Nominations for the fifth annual Critics’ Choice Television Awards were announced Wednesday, and the list is chock-full of first-time nominees from rookie hits and established series.
In something of a surprise, FX’s Justified parlayed widespread acclaim for its final season into a leading five nominations, including best drama series, lead actor for Timothy Olyphant, supporting actor for Walton Goggins (who’s also up for his guest work on Sons of Anarchy), supporting actress for Joelle Carter and guest performer for Sam Elliott. »
The Broadcast Television Journalists Association has announced the nominations for its annual Critics’ Choice Television Awards, with HBO leading the networks with 27 nominations and FX coming in second with 17.
FX’s “Justified” and HBO’s “Olive Kitteridge” tied for most-nominated series with five bids each, followed by FX’s “The Americans,” HBO’s “Bessie,” CBS’ “The Good Wife,” Amazon’s “Transparent” and PBS’ “Wolf Hall” with four each.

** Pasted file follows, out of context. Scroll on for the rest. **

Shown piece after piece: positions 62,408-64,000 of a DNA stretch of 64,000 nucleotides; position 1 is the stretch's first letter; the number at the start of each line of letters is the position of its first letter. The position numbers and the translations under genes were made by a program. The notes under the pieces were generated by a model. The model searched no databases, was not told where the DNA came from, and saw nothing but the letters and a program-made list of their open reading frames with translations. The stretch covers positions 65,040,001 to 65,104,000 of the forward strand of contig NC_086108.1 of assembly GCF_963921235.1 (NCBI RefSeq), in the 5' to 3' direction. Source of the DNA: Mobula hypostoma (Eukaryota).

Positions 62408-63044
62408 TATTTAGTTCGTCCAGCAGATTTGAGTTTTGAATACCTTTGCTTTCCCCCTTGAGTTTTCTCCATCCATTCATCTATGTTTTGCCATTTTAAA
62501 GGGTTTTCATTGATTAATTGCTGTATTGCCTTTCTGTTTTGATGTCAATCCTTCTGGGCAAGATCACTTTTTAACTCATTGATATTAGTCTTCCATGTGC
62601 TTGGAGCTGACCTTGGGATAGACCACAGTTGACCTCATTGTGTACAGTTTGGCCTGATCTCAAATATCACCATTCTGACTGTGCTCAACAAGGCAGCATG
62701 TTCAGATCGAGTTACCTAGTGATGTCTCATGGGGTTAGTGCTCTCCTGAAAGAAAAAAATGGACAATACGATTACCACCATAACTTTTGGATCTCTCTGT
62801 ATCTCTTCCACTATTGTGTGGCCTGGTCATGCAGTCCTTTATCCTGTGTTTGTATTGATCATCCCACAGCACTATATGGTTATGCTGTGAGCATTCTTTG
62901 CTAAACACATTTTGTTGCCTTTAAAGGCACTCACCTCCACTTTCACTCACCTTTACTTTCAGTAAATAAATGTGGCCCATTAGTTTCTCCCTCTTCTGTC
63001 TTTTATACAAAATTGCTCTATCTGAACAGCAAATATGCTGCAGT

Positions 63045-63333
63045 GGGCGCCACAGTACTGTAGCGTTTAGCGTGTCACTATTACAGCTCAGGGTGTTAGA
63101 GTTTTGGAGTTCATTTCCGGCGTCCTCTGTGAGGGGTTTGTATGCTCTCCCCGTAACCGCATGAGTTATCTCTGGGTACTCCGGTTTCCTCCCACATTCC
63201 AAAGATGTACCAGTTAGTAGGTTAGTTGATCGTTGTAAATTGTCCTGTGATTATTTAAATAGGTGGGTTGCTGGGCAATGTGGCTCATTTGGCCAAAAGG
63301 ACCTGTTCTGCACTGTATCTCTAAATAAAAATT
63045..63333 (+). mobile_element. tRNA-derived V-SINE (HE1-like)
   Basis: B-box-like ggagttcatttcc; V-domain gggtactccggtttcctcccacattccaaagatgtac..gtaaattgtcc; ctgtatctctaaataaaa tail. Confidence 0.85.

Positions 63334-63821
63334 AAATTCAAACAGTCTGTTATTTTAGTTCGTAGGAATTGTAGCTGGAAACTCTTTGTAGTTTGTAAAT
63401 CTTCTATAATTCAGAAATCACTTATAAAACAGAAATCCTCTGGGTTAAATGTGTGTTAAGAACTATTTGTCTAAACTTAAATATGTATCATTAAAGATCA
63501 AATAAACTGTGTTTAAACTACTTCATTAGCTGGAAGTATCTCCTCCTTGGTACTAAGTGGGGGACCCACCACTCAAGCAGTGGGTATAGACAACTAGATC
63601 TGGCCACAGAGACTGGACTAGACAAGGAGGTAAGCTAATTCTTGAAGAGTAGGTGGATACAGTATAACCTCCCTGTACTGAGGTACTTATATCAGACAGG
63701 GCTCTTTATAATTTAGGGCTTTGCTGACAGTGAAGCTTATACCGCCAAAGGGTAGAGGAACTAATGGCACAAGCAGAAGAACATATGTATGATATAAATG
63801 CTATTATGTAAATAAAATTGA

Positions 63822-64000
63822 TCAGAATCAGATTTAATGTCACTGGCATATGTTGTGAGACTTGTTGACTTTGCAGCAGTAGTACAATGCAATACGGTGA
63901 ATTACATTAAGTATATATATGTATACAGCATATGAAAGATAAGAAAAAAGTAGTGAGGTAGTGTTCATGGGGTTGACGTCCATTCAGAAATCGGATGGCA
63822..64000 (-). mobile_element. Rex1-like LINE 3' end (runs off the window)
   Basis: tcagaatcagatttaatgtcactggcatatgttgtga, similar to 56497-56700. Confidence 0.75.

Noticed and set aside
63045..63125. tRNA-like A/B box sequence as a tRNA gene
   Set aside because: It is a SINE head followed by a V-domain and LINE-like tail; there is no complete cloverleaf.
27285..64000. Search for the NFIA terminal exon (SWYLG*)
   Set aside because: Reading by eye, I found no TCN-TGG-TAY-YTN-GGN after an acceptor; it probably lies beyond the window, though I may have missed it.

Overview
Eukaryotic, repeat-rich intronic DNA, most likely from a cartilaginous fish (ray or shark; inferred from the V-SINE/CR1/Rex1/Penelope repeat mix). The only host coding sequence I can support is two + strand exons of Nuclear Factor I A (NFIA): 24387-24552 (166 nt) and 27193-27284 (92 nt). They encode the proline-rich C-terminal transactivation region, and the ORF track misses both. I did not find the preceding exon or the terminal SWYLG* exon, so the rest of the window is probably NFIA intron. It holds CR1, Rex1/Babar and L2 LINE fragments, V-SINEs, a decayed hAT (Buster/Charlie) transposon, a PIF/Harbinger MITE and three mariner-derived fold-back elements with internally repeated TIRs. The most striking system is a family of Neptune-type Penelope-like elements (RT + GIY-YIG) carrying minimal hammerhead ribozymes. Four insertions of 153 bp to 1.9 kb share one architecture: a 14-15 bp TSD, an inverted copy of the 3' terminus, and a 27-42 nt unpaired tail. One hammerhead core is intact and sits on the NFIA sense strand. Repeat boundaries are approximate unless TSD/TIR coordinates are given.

“From streaming television to broadcast and cable, single-camera to multicamera productions, inventive reality shows to high-end drama series, this year’s Critics’ Choice Television Awards contenders really span the gamut,” said Btja president Joey Berlin. “It’s thrilling to continue to see such creativity and diversity in television programming, and as television journalists, it’s exciting to be able to share our favorites with viewers.”
The awards ceremony will be held May 31 at the Beverly Hilton Hotel and broadcast live starting at 8 p. »
- Whitney Friedlander